Global Voices

Japanese Prime Minister Observes Pearl Harbor Anniversary

When Prime Minister Abe Shinzo didn't really mention the war when he visited Pearl Harbor for the 75th anniversary of Japan's surprise attack against the United States.
abe honolulu peace obama

(CAPTIONS) President Obama at Pearl Harbor: “The fruits of peace outweigh the plunder of war… The most bitter of adversaries can become the strongest of allies.” Screencap from ANN official YouTube channel.

On Tuesday, Dec. 27, Japanese Prime Minister Shinzo Abe visited Hawaii to observe the 75th anniversary of Japan's attack on the U.S. naval base at Pearl Harbor on Dec. 7, 1941. Abe's visit, with its theme of reconciliation, is seen as a response to U.S. President Barack Obama's historic visit to Hiroshima earlier in 2016, as well as an effort by the Japanese government to cement ties with the incoming President-elect Donald Trump.

Abe is the first trip by a Japanese prime minister to Pearl Harbor since a trio of Japanese prime ministers visited the site in the 1950's including Abe's grandfather, Prime Minister Kishi Nobusuke. The Japanese surprise raid on Hawaii in December 1941 resulted in more than 2,400 American deaths, including 1,177 officers and crewmen who still remain entombed in the submerged hulk of the battleship USS Arizona.

Outgoing American President Barack Obama and Abe Shinzo addressed an international audience from the Arizona Memorial, which lies above the remains of the battleship in Pearl Harbor. The transcripts of both speeches are available online, and feature themes of peace and reconciliation between the two countries.

There was some question about who Prime Minister Abe's intended audience might be. Keiko Tsuyama, a New-York-based freelance journalist who regularly reports on the U.S.-Japan relationship for major Japanese news outlets, and who attended the ceremony at Pearl Harbor, wondered why Abe chose to conduct his address in Japanese:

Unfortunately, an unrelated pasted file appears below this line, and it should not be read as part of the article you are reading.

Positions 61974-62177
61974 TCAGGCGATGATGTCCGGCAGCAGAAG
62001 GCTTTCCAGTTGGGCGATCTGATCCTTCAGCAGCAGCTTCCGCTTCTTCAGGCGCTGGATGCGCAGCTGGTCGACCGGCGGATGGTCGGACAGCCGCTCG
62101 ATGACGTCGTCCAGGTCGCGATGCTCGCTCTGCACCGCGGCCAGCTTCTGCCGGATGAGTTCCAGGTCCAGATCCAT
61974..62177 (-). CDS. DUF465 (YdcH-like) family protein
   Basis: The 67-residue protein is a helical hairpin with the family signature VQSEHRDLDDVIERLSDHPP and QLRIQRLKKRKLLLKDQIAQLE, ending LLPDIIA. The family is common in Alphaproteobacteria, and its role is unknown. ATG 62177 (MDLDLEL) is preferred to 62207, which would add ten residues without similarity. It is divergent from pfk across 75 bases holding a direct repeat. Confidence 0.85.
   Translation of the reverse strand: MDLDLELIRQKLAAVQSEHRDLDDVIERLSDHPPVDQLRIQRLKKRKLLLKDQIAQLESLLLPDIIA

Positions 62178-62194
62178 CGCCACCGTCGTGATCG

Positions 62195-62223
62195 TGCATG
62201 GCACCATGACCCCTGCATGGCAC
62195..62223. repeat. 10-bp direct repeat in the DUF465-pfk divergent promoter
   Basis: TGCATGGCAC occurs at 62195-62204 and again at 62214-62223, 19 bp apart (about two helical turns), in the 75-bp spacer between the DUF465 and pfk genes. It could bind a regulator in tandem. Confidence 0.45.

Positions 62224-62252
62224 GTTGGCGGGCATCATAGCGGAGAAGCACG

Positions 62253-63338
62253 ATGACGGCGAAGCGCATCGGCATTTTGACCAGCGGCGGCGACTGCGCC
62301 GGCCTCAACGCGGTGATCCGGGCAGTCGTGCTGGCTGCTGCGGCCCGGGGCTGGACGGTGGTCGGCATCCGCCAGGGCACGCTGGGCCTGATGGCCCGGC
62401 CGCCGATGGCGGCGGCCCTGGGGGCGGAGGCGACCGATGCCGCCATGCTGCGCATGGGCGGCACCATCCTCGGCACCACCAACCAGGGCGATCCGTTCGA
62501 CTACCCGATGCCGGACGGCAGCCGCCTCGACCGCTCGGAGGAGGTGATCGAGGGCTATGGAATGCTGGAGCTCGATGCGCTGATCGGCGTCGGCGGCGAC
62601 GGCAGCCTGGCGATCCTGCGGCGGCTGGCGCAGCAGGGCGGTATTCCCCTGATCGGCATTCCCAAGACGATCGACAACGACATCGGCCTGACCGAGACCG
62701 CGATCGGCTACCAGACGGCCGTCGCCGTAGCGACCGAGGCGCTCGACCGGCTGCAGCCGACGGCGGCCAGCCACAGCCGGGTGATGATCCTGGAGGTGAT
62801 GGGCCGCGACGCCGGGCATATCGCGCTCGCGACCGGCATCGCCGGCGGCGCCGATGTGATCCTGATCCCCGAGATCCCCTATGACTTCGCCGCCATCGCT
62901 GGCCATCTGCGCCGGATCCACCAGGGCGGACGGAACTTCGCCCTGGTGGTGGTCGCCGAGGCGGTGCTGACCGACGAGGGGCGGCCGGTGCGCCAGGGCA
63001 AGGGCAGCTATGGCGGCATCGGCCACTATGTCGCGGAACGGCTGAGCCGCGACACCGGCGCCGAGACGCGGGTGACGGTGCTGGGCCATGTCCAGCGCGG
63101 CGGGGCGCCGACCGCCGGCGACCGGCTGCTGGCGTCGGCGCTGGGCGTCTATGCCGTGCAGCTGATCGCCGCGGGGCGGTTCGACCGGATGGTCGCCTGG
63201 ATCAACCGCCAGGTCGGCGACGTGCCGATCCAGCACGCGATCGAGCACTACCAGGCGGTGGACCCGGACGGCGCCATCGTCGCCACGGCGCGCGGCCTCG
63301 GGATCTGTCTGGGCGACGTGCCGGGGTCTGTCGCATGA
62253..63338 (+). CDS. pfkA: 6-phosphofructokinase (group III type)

It's possible that Abe intended to communicate with a domestic Japanese audience, to demonstrate he is doing all that he can to ensure Japan and the United States continue to enjoy a close relationship once outgoing President Barack Obama departs from office in January.

Some commentators interpreted Abe's visit as one of pragmatism, rather than as a messenger for peace.

Writing for the Japan Times, Stephen Nagy, a Japan observer remarked, “There is little doubt that geopolitics associated with the deepening Sino-Japanese rivalry is the primary motivation for Abe’s visit to Pearl Harbor.”

Other commentators noted that Abe's speech at Pearl Harbor made no mention of the actual events of December 7, 1941, when Japan, which had already been at war with China since 1931, not only launched a surprise attack against Pearl Harbor, but also against European colonial possessions all across Southeast Asia.

Tsuji Seiichi, who sits in Japan's National Diet as a member of the Communist Party, had a more ironic take on Abe's visit to Honolulu, taking issue with the perception that Japan has neither apologized nor atoned for starting the war in the first place.

Prime Minister Abe delivered an address at Pearl Harbor. However, “power of reconciliation” cannot begin without (true) apology and reflection from the aggressor. “But everyone *says* I love you!”

On Japanese Twitter, the hashtag “the power of reconciliation” (#和解の力) trended during Abe's visit.

Some Japanese netizens had fun with the hashtag, such as one Twitter user who uploaded a photo to show that, just like the U.S. and Japan, Arnold Schwarzenegger and his nemesis from the 1987 film, Predator, managed to become friends, too:

Originally published in Global Voices.

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